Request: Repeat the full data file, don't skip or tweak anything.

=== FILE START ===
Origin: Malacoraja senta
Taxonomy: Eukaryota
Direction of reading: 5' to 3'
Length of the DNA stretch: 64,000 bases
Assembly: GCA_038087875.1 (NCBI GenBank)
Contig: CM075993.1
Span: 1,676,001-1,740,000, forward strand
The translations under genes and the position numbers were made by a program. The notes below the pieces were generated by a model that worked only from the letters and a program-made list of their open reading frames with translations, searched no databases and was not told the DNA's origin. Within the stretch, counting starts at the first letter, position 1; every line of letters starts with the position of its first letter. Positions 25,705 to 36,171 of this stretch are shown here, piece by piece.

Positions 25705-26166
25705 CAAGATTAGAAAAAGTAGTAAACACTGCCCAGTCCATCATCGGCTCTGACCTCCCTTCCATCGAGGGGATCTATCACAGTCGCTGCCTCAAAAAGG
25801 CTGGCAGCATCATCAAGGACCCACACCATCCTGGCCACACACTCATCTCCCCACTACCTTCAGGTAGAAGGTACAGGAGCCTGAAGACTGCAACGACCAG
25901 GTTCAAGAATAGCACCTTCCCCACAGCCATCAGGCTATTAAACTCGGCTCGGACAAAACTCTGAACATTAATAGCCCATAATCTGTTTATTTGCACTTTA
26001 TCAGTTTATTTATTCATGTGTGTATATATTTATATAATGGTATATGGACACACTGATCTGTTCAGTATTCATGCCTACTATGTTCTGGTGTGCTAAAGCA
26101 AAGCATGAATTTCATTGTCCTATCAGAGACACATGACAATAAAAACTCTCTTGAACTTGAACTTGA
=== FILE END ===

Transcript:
Origin: Malacoraja senta
Taxonomy: Eukaryota
Direction of reading: 5' to 3'
Length of the DNA stretch: 64,000 bases
Assembly: GCA_038087875.1 (NCBI GenBank)
Contig: CM075993.1
Span: 1,676,001-1,740,000, forward strand
The translations under genes and the position numbers were made by a program. The notes below the pieces were generated by a model that worked only from the letters and a program-made list of their open reading frames with translations, searched no databases and was not told the DNA's origin. Within the stretch, counting starts at the first letter, position 1; every line of letters starts with the position of its first letter. Positions 25,705 to 36,171 of this stretch are shown here, piece by piece.

Positions 25705-26166
25705 CAAGATTAGAAAAAGTAGTAAACACTGCCCAGTCCATCATCGGCTCTGACCTCCCTTCCATCGAGGGGATCTATCACAGTCGCTGCCTCAAAAAGG
25801 CTGGCAGCATCATCAAGGACCCACACCATCCTGGCCACACACTCATCTCCCCACTACCTTCAGGTAGAAGGTACAGGAGCCTGAAGACTGCAACGACCAG
25901 GTTCAAGAATAGCACCTTCCCCACAGCCATCAGGCTATTAAACTCGGCTCGGACAAAACTCTGAACATTAATAGCCCATAATCTGTTTATTTGCACTTTA
26001 TCAGTTTATTTATTCATGTGTGTATATATTTATATAATGGTATATGGACACACTGATCTGTTCAGTATTCATGCCTACTATGTTCTGGTGTGCTAAAGCA
26101 AAGCATGAATTTCATTGTCCTATCAGAGACACATGACAATAAAAACTCTCTTGAACTTGAACTTGA